Reiser says design-build is not for all contractors. “It is a tough transition for companies to go design-build. It means getting really involved in business relationcircle ships and taking on the design segments of a business. Contractors who build pre-engineered structures need to recognize the value of design-build. Many of them are still just asking for plans. They need to start building relationships before that.”

When design-build works, says Reiser, it offers more than simply building a good project. “It’s important that the owners see the value of a company that builds a relationship from the beginning. We give the owner true costs upfront and set a realistic timeline. And because design-build allows fast tracking on more projects, the owner can save on interest and bring in revenue sooner.”

Some Architects Encourage the Process

Carey McLeod, principal of the architectural/engineering studio of AC Martin Partners, Inc., Los Angeles, identifies other benefits of the process. “Design-build means reduced risk and collaboration from an earlier point with the builder. When the contractor takes the reins as the financial responsibility of the project, they bear the burden of that risk. Everybody is more focused on what you can do, than looking for loopholes and seeking change orders.”

AC Martin works on a variety of commercial and institutional projects, both private and public, including university campuses, state and local government facilities and office buildings. McLeod says the firm is using design-build on a lot of projects, and would use it more if market demand for the delivery system were higher.

The general response from architects about design-build is mixed, says McLeod. “Some still resist the method believing they can only serve an owner, can only do that if an owner holds their contract, and work separately from the contractor. Others see the merit in design-build and are developing relationships with contractors, and are seeking out those contracts.”

For metal contractors, the owner’s initial decision can have a bearing on their role. McLeod says the owner can go one of two ways in deciding how much latitude to give the team in specifying materials for a project. “The first team can simply develop guidelines and performance criteria specifications, keeping the front end very loose. Or, the first team can get more into the design process and create design development and bridging documents.”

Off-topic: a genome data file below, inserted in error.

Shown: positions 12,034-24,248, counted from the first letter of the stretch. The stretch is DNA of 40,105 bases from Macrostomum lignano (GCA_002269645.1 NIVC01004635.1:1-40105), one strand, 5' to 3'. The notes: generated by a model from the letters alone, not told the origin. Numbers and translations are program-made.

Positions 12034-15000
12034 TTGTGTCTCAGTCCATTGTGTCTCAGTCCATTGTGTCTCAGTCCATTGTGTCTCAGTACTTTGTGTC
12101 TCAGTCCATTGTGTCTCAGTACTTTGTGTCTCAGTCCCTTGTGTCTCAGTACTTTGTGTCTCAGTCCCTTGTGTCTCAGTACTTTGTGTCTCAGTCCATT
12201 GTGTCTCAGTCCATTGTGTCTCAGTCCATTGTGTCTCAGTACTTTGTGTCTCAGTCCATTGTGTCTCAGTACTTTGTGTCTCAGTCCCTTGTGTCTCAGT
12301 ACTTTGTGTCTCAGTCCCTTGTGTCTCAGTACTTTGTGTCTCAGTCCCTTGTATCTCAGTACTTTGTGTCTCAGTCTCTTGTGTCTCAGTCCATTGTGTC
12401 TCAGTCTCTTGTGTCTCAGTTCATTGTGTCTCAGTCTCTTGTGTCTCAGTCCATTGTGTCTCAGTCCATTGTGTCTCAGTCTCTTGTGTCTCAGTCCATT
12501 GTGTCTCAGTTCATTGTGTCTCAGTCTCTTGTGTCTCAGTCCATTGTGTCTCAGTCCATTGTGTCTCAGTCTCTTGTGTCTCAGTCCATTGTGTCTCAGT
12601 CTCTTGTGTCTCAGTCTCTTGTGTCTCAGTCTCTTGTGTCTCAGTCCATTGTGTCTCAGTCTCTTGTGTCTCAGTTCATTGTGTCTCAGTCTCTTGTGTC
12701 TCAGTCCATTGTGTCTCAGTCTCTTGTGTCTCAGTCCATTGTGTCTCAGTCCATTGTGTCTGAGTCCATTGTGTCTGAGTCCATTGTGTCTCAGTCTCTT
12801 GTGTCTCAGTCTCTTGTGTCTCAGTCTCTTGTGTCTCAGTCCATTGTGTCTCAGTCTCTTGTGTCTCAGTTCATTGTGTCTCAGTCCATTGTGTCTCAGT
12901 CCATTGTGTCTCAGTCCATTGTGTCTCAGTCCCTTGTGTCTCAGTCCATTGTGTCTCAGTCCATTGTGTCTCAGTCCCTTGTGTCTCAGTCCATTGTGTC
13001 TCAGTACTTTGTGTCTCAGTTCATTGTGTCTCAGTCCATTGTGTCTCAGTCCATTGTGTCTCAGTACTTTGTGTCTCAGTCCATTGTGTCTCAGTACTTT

The owner decides where to stop the design team and bring in the builder, says McLeod, pointing out that metal contractors stand to gain when an owner keeps the design phase loose. “When they have an opportunity to participate in a project of that type, they can be creative and aggressive when working with design-build teams to accomplish different things with roofing systems, architectural features and framing systems,” he says. “They (metal contractors) have more opportunity when challenged to be creative.”

Relationships Make the Difference

As more members of the construction industry recognize the benefits of design-build, the delivery method will gain more prominence. For owners, architects, engineers and contractors this means deciding how much energy to invest in building the relationships needed to develop successful designbuild projects. The majority of the construction industry, including metal building contractors, seems to believe those relationships are worth the effort.


Comments: Is Design-Build Good for Metal Contractors?

What is the industry norms of design-build? Do companies embarking in this journey make money? Can you provide some industry norms as regards sales forecast and expenses?
By Anderson